The typical seasonal change that occurs in the sea surface temperature (SST) fields may be seen by viewing daily GOES-8 imager-derived SST composite image samples from 07 October 1997, 28 November 1997, and 12 January 1998. In October, warm waters (about 30 C) dominated the Gulf of Mexico and the region surrounding the West Indies; the Gulf Stream meandered past the coast of the Carolinas and extended out into the Atlantic Ocean near 37 N latitude. Cool water (near 20 C) marked the Great Lakes as well as the Atlantic Ocean south of New England. (a NOAA-12 AVHRR sea surface temperature image from this day is available at Johns Hopkins University)
By November, overall cooling was evident. Cool continental shelf water was seen along the northern Gulf coast and Southeast U.S. coast. Persistent cloudiness obscured most of the northern Great Lakes and compromised better delineation of the Gulf Stream. The character of the warm Loop Current in the east central Gulf of Mexico (25 N latitude, 86 W longitude) had started to emerge.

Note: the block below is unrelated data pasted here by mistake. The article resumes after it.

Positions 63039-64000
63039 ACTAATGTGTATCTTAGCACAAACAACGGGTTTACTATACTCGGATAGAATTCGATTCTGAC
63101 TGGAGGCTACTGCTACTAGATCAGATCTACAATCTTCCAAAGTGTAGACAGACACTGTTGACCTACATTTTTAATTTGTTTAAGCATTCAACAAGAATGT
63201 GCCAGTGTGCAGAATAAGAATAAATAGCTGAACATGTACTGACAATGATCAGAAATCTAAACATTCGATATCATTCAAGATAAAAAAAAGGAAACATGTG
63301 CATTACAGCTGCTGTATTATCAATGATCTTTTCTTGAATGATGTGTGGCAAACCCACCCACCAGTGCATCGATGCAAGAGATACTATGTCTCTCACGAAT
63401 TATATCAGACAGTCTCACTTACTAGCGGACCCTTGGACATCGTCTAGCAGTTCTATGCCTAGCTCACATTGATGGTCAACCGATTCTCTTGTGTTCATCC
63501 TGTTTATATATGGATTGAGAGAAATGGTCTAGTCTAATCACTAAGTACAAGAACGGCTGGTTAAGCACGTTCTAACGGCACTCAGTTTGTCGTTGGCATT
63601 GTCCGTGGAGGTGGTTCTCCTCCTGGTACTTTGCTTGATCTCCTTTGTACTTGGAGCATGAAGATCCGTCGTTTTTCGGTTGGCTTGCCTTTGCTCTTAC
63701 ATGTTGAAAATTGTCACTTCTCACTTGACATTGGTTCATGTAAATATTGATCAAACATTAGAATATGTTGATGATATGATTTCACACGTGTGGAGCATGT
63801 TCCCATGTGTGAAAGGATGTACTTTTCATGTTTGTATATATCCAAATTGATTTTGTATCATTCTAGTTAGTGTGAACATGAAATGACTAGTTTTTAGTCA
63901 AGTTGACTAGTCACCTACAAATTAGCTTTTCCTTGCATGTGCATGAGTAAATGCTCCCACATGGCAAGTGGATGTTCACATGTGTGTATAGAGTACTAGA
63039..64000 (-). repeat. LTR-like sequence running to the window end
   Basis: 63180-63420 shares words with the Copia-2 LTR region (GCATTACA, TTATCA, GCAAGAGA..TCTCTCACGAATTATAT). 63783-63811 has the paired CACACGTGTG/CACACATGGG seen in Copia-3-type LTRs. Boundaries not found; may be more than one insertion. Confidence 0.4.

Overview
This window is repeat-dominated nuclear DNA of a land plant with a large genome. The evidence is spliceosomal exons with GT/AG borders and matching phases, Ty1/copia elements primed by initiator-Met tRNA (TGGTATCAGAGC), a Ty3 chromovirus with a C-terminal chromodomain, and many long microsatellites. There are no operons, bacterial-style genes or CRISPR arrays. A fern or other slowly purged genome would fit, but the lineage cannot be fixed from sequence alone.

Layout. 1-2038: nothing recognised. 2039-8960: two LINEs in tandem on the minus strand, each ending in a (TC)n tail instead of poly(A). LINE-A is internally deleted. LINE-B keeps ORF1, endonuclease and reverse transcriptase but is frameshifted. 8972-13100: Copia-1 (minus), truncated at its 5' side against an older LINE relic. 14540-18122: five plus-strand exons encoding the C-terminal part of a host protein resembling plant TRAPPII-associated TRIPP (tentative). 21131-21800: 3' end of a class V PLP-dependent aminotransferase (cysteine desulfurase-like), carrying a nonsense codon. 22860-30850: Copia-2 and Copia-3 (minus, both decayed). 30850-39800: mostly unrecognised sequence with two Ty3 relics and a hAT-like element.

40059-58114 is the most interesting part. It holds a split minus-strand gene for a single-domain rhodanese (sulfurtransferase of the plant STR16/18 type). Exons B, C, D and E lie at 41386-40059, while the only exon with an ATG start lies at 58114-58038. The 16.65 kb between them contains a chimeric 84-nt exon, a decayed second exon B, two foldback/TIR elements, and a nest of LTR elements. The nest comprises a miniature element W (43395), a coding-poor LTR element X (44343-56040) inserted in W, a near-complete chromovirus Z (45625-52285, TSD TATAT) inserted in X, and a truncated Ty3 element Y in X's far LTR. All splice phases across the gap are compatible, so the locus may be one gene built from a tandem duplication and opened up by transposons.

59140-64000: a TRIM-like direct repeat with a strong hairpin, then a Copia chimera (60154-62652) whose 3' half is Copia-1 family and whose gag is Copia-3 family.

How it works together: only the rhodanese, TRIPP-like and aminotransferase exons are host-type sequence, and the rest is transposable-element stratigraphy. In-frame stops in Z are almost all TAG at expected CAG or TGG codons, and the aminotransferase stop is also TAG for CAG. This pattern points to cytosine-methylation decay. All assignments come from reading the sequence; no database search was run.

By January, continued overall cooling remained substantial. Strong gradients dramatically showed ocean features such as the Gulf Stream and Loop Current (even lending continuity to the flow of warm water (near 25 C) from the Caribbean through the Yucatan Channel, by the Loop Current, through the Florida Straits, past the east coast of Florida, and heading northeast into the Gulf Stream).